Expert answers to all your business insurance questions.
What should I do if my Nevada employee is injured?
Even if you’ve done your best to create a safe workplace, sometimes the unexpected just happens. And when an employee is hurt, it can be difficult to know how to handle the situation.
Here’s what you should do immediately after an employee is injured.
1) Get your employee the medical attention they need. Immediately.
This is your first priority. If the injury is serious, call 911. For a more minor injury, make sure the employee is transported to the nearest urgent care facility (and then check to be sure the appropriate treatment is happening).
A quick note: If you aren’t the person transporting the injured worker, tell the employee (or their companion) to notify the treating physician that the injury is work-related. (The medical professional who provides treatment will need to fill out an important form.)
2) Let your insurance company know.
Your online business insurance provider has been through this situation—many times, in fact—and they’ll be able to give you accurate, up-to-date instructions on your next steps.
3) Give the injured employee (or their representative) a C-1 form to fill out.
Your injured worker will need to fill this out and give it to you within seven days of the accident. (Download the form here: Nevada C-1 Notice of Injury or Occupational Disease - Incident Report)
What are your next steps after a Nevada workplace injury?
Okay, you’ve taken immediate action and made sure your employee has gotten medical care, if necessary. Now, it’s time to fill out some paperwork. (Don’t worry. We’ll walk you through it.)
1) Fill out the Employer’s Report of Industrial Injury or Occupational Disease (the C-3 form)
After an accident happens at work, your employee will fill out a C-1 form and submit it to you. Also, if the employee receives medical care, you’ll get a completed C-4 form from the treating physician. As soon as you receive either one of those forms, you’ll need to fill out a C-3 form and file it with your insurer. (Actually, you have six days to submit it, but why procrastinate?)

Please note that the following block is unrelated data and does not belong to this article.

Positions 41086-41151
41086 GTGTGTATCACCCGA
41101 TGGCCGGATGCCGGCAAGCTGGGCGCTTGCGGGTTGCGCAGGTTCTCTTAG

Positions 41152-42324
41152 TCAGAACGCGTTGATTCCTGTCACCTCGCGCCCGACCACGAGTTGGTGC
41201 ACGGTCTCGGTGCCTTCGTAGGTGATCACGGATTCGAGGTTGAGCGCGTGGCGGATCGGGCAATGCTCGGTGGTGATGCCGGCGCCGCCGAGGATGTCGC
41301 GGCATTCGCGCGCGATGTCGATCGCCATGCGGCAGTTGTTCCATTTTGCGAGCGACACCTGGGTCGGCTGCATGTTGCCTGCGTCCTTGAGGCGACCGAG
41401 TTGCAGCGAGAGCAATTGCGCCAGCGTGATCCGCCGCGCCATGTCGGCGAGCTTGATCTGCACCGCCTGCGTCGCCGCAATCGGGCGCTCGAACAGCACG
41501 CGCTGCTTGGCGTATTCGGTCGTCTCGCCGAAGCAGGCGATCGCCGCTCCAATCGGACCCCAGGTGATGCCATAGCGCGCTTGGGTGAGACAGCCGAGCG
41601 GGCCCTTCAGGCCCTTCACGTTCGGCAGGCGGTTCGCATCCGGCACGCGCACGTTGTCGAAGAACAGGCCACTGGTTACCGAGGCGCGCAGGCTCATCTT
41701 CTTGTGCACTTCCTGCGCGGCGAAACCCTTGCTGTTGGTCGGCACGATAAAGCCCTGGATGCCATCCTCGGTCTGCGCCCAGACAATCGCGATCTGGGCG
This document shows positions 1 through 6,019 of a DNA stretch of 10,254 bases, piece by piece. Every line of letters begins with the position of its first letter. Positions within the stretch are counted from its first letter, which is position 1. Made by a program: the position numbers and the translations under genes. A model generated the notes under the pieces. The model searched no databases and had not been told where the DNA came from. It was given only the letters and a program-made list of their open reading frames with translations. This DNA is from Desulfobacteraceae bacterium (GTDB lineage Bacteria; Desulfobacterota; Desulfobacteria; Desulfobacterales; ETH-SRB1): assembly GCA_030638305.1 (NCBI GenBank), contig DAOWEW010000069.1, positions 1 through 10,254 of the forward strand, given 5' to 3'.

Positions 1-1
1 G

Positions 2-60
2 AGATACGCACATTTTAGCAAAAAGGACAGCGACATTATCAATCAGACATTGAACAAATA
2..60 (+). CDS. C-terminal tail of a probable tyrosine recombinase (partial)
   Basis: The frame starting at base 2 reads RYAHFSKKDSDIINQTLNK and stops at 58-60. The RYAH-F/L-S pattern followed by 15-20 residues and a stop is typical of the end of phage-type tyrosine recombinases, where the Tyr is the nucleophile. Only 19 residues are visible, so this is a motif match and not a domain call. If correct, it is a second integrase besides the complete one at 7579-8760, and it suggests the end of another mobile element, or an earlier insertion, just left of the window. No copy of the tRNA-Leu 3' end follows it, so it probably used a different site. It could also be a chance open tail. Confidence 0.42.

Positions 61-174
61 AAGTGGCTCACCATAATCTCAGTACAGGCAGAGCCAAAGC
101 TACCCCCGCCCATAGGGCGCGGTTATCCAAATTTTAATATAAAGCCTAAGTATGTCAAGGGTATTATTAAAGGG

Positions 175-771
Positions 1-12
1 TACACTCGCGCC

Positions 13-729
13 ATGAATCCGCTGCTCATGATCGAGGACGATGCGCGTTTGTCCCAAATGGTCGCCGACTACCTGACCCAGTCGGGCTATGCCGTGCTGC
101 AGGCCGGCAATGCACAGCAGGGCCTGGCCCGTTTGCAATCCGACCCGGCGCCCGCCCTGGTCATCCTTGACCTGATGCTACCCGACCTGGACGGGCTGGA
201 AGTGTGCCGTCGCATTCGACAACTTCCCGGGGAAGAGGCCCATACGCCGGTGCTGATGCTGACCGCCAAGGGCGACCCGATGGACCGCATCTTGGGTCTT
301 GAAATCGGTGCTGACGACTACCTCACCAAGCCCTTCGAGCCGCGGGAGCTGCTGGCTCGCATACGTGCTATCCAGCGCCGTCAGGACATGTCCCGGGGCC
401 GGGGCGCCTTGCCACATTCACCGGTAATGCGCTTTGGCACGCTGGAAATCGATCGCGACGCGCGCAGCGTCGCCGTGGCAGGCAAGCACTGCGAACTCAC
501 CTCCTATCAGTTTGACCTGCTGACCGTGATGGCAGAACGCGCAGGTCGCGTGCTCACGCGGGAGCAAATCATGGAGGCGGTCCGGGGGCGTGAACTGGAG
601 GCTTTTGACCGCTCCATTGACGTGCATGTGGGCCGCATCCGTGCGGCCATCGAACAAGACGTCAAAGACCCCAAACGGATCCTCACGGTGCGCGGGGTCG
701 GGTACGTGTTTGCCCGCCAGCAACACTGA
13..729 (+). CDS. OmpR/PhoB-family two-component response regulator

This form will establish the employee’s wage history, so make sure it’s filled out accurately. Also, this form is your first chance to comment on whether or not you think the employee’s claim is valid—so if you believe your employee is exaggerating the injury (or, even worse, committing outright fraud) this is your first chance to say something. Take advantage of it.
2) Submit the D-8 form—the Employer’s Wage Verification Form.
This one also goes to your insurer, and you’ve also got six days to complete it after you receive the C-4 from the employee’s doctor. But, again, why put it off?
3) Wait for instructions from your insurance company.
After your workers’ comp insurer is notified of a claim, they’ll have 30 days to either accept or deny the claim. In either case, they’ll let you know if they need anything else from you. As long as you’ve filed the appropriate forms by the deadline, there’s no need to do anything else until you hear from them.